The Umbrella, Heller's comments on "A rose by any other name"
20 Apr 2004 - 2:08pm
10 years ago
Of all of the comments on B&A recently, I found this one to be spot on:
"To me what is missing is not a definition of IA. I'll stick w/ the one
that AIfIA put forth on their web site, but what is really missing is
what is the umbrella. There is no one working there. No one is working
to create a viable unconfusing umbrella for all of us. We are so stuck
in defining the particulars what we forgot is the first rule of
taxonomy (what's his name Lineus?) that you need to know your parents
before you build your children, right? How do I know that a horse and
cow are related to each other if I don't even know what grouping they
If you look at the conference agendas for IA Summit, UPA, CHI, and STC
you see a lot of overlap, but the overlap is not contextualized, so it
appears that all 4 are trying to take their respective name now mean
the overlap. This to me is wrong. It dilutes the meantion and strength
of the particulars and thus we loose the value of the multi-facets that
Lynn so correctly wants to preserve. Experience Design at CHI looses
"design". Interaction Design at UPA becomes an attemtp to make design
less subjective and more validative and quantifiable. Even if
unintended, this is the outcome.
This is the real damaging piece. If in defining the particular we
subsume the whole we are missing the point and we are hurting our
peers' abilities to differentiate and show value and (as you suggest)
bring their particular backgrounds and contexts to bear on the whole.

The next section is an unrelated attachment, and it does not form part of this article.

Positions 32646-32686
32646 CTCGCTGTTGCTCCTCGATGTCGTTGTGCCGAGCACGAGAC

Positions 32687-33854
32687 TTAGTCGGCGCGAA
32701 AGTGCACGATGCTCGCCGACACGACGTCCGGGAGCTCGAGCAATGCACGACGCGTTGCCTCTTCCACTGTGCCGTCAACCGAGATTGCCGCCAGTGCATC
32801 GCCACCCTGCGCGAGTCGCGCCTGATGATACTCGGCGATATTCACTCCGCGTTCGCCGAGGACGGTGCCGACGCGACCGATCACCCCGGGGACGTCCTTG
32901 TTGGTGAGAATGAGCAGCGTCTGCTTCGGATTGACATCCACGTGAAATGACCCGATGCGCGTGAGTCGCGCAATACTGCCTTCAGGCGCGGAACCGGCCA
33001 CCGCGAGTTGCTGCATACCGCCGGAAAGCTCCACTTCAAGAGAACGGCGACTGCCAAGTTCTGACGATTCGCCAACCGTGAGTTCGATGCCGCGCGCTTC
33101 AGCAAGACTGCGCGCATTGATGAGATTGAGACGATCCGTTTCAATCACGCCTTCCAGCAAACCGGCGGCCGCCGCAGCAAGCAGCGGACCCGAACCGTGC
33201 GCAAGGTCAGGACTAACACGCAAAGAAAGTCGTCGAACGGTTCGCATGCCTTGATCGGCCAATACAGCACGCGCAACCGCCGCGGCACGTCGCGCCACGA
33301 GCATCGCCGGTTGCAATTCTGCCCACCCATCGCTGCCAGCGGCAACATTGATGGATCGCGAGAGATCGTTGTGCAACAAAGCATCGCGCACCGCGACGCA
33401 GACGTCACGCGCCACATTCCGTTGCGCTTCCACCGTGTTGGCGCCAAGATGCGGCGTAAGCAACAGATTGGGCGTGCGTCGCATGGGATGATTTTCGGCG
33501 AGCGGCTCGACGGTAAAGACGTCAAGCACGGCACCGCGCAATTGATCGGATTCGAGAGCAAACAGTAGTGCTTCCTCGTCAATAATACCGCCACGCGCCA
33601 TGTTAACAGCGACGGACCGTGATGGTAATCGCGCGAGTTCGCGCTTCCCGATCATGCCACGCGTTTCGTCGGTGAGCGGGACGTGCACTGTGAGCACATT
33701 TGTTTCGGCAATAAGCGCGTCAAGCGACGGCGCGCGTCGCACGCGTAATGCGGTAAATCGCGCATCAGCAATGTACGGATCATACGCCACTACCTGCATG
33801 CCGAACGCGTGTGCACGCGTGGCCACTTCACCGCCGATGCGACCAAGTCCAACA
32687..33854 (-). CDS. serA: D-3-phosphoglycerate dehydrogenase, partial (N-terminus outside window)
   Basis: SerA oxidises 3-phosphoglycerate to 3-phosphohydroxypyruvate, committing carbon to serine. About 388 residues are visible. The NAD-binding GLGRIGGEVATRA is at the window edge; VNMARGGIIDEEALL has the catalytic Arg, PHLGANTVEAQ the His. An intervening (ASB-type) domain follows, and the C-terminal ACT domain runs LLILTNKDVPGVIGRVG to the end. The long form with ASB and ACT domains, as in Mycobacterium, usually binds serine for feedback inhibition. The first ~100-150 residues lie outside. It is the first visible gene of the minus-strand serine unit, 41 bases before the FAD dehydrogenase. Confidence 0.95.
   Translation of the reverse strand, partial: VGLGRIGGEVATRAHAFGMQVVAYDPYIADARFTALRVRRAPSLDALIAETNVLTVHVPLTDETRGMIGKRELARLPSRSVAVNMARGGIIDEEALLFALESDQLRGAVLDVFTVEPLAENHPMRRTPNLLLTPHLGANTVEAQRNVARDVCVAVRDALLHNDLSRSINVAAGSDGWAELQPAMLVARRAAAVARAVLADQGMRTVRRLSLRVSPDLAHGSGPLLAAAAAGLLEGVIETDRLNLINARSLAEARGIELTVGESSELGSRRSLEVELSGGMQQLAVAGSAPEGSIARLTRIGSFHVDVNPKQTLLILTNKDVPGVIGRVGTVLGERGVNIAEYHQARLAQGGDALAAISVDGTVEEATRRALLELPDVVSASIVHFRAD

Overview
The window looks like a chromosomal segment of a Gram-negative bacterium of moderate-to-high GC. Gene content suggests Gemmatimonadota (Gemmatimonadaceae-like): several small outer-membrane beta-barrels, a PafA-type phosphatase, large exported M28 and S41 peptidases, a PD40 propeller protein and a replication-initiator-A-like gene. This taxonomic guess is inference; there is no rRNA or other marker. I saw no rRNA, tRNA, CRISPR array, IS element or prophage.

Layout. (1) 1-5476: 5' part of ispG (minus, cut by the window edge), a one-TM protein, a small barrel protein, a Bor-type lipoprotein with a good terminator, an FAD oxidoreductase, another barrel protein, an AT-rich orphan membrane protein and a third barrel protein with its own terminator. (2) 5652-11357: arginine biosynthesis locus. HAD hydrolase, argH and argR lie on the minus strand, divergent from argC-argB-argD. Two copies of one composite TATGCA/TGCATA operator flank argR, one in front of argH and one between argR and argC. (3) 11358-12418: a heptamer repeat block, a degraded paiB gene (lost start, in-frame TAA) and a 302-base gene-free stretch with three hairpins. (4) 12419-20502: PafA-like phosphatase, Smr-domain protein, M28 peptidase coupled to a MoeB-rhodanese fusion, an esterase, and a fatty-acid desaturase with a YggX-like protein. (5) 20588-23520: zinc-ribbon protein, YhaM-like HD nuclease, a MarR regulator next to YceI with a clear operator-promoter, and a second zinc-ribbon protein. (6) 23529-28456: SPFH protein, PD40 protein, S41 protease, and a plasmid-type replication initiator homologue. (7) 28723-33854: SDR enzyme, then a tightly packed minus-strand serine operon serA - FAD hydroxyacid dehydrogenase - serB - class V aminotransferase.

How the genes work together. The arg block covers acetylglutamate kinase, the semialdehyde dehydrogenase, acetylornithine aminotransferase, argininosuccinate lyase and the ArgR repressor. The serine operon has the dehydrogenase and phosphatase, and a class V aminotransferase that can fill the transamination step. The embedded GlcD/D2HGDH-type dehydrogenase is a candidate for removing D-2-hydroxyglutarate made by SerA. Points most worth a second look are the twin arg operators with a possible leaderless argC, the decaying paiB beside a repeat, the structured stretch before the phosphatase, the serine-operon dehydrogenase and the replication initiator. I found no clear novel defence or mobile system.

I would like to take this opportunity to call on all the groups no
matter how old or young they are, or how many members they may or may
not have and come together to define the umbrella. Maybe even have our
separate organizations become partners in a new umbrella organization.
What that new umbrella is, I don't know -- User Experience (some hate
the word user) ... but there is an umbrella out there, eh?"
The next ten years are going to be fairly critical for the design
community. We have the opportunity at this juncture to take a true
leadership role in the corporate world, in the business itself, to the
same degree Graphic Designers and Automotive Designers became critical
business units in corporations through the 1940s and 1960s.
I for one would like to see David's question answered. I have taken my
own stab at the "umbrella" term many times now, both on my web site and
in mailing lists such as these. Too often I see folks throw their hands
up in the air as if to avoid the issue, or worse, think it is not all
that relevant. In the business context, it's entirely relevant, and
more important than I think most want to acknowledge.